The Royal Norwegian Navy has been around, in one form or another, for over a millennium. Though once a loose conscription of seafaring coastal communities, the Royal Norwegian Navy has, for the last 200 years, been an organized force responsible for the defense of the Nordic country's deceptively long coast.
During the Cold War, the Norwegian Navy turned to fast patrol boats armed with guided missiles and torpedoes. Most of these vessels were armed with the "Penguin" anti-ship missile, which had a range of roughly 34 miles and used infra-red homing for deadly precision. Additionally, some of the Norweigan patrol boats were armed with wire-guided heavy torpedoes.
The Skjold-class missile boat can reach speeds of up to 60 knots. (Image from Wikimedia Commons)
In the late 1990s, Cold War patrol boats were retired, but Norway still needed to protect the coast against the Russian threat, as diminished as it was. To do this, they turned to a very fast vessel with some very advanced technology to replace their older vessels.
The Skjold weighs in at 274 tons and carries eight "Kongsberg" Naval Strike Missiles (NSM), along with a 76mm gun and two .50-caliber machine guns. This firepower is comparable to what the United States Navy had on the Pegasus-class hydrofoil missile boats.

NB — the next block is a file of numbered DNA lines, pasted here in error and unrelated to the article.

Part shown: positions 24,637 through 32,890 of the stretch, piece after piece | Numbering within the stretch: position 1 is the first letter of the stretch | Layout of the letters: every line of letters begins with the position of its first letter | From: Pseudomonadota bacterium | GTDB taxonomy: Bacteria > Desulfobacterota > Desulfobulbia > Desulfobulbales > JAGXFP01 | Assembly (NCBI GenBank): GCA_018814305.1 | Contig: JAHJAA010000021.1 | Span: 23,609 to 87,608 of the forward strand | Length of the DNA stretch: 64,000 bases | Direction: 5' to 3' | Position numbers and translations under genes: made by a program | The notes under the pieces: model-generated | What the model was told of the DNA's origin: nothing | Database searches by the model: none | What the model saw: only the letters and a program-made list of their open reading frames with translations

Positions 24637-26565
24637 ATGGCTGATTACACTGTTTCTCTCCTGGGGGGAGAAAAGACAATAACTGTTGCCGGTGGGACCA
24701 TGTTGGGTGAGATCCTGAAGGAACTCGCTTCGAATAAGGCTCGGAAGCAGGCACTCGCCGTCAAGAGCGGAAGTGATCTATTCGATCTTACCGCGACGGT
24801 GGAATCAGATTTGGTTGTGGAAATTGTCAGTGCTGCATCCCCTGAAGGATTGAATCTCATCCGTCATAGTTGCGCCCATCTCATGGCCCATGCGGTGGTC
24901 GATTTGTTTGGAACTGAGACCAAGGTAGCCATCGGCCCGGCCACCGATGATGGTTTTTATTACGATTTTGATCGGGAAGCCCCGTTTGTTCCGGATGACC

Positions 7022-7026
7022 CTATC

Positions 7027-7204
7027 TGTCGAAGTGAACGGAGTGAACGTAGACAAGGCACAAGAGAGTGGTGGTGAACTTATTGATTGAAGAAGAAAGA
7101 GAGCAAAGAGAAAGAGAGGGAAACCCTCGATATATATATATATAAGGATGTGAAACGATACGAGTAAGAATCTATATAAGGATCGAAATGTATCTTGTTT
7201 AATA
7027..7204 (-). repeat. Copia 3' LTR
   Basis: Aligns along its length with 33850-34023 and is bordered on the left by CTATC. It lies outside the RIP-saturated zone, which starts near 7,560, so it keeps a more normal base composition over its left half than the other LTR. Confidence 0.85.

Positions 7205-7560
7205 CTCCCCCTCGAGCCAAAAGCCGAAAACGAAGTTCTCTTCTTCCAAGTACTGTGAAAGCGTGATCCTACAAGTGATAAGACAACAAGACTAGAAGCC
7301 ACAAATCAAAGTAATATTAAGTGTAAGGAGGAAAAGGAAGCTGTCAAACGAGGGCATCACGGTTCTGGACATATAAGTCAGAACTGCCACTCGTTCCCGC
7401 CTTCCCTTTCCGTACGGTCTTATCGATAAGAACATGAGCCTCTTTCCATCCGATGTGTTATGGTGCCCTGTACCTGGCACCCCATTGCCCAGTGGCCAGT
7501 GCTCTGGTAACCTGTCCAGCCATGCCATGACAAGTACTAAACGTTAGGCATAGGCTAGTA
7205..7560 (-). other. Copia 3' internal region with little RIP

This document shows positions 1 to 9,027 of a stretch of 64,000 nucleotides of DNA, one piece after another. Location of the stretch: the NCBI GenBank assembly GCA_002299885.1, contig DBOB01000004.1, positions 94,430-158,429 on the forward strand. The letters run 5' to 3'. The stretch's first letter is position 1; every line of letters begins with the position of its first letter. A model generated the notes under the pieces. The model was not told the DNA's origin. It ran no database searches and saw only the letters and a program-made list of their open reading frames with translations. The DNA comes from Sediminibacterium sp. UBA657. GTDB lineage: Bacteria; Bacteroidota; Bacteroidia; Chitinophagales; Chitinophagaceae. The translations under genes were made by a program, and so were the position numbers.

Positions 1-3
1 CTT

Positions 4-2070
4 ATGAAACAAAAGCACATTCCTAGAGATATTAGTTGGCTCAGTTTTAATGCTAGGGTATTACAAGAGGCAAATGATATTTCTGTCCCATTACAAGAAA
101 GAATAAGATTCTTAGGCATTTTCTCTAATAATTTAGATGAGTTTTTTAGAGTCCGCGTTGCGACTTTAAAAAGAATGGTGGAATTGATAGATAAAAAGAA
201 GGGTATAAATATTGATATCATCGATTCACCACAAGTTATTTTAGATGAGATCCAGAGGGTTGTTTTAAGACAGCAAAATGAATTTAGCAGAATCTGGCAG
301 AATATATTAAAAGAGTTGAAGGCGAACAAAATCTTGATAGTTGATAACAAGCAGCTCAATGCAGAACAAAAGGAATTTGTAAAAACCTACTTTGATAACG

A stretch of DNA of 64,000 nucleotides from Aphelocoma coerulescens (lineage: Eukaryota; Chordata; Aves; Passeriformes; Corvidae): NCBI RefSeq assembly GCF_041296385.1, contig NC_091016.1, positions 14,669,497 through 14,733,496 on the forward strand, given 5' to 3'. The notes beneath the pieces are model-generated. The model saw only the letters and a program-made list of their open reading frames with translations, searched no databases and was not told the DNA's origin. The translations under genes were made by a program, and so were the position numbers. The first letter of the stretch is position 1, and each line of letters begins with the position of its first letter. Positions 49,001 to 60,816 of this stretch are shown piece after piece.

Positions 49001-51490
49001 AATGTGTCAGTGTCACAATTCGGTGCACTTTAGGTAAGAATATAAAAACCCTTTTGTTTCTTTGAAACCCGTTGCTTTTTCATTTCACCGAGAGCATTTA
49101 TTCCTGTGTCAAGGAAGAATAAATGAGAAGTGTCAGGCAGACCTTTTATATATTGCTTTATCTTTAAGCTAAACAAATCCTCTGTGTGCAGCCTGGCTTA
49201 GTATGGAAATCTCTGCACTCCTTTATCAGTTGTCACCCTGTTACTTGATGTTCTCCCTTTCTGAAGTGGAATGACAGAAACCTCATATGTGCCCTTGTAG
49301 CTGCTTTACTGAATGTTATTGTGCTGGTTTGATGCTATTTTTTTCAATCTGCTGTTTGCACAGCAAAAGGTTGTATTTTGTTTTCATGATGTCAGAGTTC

Four Skjold-class missile boats in the harbor. (Image from Wikimedia Commons)
Compared to the Penguin, the NSM packs a bigger punch and has a much longer range. The Skjold is capable of reaching speeds of up to 60 knots, leaving the U.S. Littoral Combat Ship in the dust. The vessels also employ stealth technology – making them very difficult to detect.
Norway currently has six of these vessels in service, and while they are very capable, they still are being asked to replace 40 Hauk, Snogg, and Storm-class missile boats. That said, despite the lower numbers, their high speed, powerful missiles, and stealth technology makes them much more likely to survive a fight. Check out the video below for more about this high-tech missile boat: